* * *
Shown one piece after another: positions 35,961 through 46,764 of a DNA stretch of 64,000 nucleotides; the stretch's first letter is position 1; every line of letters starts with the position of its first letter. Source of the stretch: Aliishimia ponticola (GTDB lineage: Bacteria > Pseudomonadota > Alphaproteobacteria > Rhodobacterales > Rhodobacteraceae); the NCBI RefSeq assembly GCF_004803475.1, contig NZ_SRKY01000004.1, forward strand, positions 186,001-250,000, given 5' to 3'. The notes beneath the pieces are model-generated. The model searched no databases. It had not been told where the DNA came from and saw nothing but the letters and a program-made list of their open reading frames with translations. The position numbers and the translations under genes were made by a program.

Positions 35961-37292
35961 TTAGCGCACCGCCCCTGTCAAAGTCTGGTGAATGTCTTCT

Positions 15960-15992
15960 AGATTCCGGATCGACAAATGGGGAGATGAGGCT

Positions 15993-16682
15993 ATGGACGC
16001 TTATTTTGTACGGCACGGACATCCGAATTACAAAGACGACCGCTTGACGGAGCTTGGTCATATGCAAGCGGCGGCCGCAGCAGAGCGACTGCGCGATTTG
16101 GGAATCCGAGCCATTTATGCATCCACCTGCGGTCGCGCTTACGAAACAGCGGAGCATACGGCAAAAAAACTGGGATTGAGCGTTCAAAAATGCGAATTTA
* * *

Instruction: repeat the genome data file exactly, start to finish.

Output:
Shown one piece after another: positions 35,961 through 46,764 of a DNA stretch of 64,000 nucleotides; the stretch's first letter is position 1; every line of letters starts with the position of its first letter. Source of the stretch: Aliishimia ponticola (GTDB lineage: Bacteria > Pseudomonadota > Alphaproteobacteria > Rhodobacterales > Rhodobacteraceae); the NCBI RefSeq assembly GCF_004803475.1, contig NZ_SRKY01000004.1, forward strand, positions 186,001-250,000, given 5' to 3'. The notes beneath the pieces are model-generated. The model searched no databases. It had not been told where the DNA came from and saw nothing but the letters and a program-made list of their open reading frames with translations. The position numbers and the translations under genes were made by a program.

Positions 35961-37292
35961 TTAGCGCACCGCCCCTGTCAAAGTCTGGTGAATGTCTTCT

Positions 15960-15992
15960 AGATTCCGGATCGACAAATGGGGAGATGAGGCT

Positions 15993-16682
15993 ATGGACGC
16001 TTATTTTGTACGGCACGGACATCCGAATTACAAAGACGACCGCTTGACGGAGCTTGGTCATATGCAAGCGGCGGCCGCAGCAGAGCGACTGCGCGATTTG
16101 GGAATCCGAGCCATTTATGCATCCACCTGCGGTCGCGCTTACGAAACAGCGGAGCATACGGCAAAAAAACTGGGATTGAGCGTTCAAAAATGCGAATTTA